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Great grapes alive

For quality table grapes, match the growing season to the variety

You can grow your own table grapes and enjoy a delicious harvest in as little as 150 frost-free days in some regions of Oregon. And even if your growing season is shorter, cold-hardy cultivars (varieties) and proper care also will produce fruit that has time to ripen.

A new publication by Oregon State University Extension (EC 1639) 'Growing Table Grapes in Oregon,' can help you choose a cultivar best suited to where you live. It is online at http://bit.ly/OSUESec1639.

'Although grapes can be grown throughout Oregon, they are considered temperate zone plants,' said Bernadine Strik, an OSU Extension berry crops professor. 'They need a cool winter to meet chilling requirements and a warm growing season - 150 to 180 frost-free days - to develop and mature a crop.'

'In the cooler climate of the coast and Willamette Valley, avoid choosing late-ripening varieties,' Strik said. 'In eastern Oregon, choose only cold-hardy varieties and manage vines to reduce risk of winter cold injury. If the growing season is too short, the fruit may be of poor quality and low in sugar content at harvest. Also, the vines may not mature properly in the fall, leading to possible winter injury.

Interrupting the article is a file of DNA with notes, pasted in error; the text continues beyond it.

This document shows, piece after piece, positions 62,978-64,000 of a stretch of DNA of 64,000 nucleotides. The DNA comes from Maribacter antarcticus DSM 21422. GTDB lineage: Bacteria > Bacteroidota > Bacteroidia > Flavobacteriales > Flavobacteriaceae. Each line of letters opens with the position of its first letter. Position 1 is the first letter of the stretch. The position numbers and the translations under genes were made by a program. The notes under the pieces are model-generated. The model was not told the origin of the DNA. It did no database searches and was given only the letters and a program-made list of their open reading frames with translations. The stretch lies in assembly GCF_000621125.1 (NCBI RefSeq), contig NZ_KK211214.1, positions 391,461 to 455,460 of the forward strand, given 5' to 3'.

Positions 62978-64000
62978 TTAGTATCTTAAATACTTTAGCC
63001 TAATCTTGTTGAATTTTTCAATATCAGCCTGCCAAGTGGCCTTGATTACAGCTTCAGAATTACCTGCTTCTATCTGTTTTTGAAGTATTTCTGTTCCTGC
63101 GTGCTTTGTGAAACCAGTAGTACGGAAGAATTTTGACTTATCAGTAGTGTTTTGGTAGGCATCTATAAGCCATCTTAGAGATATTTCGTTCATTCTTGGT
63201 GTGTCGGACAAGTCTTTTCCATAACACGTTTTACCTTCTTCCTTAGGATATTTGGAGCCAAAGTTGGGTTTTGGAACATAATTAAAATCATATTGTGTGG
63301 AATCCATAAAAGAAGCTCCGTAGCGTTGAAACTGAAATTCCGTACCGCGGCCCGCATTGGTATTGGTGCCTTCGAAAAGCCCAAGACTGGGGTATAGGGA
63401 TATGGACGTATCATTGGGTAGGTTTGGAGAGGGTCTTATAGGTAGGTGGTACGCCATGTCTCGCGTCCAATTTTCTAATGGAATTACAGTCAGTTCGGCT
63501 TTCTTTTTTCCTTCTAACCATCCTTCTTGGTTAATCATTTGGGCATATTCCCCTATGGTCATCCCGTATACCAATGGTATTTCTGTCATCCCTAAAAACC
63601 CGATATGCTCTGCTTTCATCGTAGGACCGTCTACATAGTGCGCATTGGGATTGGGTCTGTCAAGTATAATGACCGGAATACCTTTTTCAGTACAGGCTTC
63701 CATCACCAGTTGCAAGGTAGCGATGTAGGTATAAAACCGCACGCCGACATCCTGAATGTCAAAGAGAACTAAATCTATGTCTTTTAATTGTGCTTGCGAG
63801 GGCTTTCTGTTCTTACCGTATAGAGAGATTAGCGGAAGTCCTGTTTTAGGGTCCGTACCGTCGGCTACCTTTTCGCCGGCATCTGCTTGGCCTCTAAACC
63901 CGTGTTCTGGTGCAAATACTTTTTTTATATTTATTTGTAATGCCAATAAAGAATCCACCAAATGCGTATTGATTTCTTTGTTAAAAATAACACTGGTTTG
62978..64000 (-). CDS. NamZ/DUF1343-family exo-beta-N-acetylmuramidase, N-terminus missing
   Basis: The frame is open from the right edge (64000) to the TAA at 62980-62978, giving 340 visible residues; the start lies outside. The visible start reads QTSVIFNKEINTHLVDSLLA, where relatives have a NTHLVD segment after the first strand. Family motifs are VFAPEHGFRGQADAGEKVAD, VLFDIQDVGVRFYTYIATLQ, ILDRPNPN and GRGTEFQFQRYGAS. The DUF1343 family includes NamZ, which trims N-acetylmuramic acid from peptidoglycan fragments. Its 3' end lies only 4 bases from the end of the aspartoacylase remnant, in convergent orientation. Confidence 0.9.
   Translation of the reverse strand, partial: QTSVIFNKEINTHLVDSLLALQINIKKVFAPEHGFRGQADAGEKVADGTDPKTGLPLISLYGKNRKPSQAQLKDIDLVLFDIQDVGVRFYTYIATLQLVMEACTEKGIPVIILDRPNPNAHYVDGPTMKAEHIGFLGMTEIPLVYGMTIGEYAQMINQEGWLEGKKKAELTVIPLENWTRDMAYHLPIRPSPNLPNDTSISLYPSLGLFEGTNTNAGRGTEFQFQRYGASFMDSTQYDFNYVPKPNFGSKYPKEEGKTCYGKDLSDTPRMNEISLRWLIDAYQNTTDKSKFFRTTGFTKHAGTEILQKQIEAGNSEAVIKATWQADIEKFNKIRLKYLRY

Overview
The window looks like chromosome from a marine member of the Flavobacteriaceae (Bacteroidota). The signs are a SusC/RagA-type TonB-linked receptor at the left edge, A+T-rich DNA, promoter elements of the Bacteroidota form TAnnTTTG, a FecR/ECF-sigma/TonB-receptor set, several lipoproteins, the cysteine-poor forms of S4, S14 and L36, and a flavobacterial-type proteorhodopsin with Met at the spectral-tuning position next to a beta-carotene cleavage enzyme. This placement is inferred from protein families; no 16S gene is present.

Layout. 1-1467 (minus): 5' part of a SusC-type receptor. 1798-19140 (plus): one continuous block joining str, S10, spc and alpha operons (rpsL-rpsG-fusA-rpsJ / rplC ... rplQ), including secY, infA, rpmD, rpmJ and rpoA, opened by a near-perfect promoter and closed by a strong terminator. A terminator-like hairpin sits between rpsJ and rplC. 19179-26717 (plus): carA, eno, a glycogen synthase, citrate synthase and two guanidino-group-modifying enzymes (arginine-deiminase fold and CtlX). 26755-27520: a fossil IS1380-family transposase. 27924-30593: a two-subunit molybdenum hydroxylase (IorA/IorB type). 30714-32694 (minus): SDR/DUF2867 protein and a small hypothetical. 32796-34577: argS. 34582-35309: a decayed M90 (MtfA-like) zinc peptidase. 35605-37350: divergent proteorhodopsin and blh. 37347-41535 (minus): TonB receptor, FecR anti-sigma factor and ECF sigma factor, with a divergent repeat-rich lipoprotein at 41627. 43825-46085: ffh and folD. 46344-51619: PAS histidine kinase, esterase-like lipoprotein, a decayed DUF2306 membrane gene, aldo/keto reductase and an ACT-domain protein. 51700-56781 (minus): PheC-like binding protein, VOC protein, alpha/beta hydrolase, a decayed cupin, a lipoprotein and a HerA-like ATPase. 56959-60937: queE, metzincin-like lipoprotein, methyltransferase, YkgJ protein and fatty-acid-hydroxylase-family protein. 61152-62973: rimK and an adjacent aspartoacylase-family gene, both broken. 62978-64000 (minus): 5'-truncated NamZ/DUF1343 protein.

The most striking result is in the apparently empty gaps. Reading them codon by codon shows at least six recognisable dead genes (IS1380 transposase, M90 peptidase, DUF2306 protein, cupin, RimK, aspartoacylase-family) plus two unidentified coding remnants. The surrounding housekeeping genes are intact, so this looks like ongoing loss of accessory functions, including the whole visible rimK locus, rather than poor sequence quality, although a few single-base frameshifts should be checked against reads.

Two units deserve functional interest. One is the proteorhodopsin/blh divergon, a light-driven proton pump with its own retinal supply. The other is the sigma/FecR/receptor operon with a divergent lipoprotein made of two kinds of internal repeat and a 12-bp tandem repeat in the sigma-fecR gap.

'In many ways, grapevines are easy to grow,' Strik said. 'But you need to give the vines very good care to produce high quality fruit. The hardest parts of grape production are pruning and training.' The Extension publication illustrates how to prune well and properly, based on an understanding of grape growth.

Grapevines require several years to produce the first harvested crop, and they normally do not reach full production until the fifth or sixth year. Grape plants live for 50 to 100 years, if you care for them properly.

'It's relatively easy to propagate a favorite vine but well-established plants cannot be transplanted,' Strik said. 'It's important to consider carefully both where you will plant and how you will prepare the site before you plant.'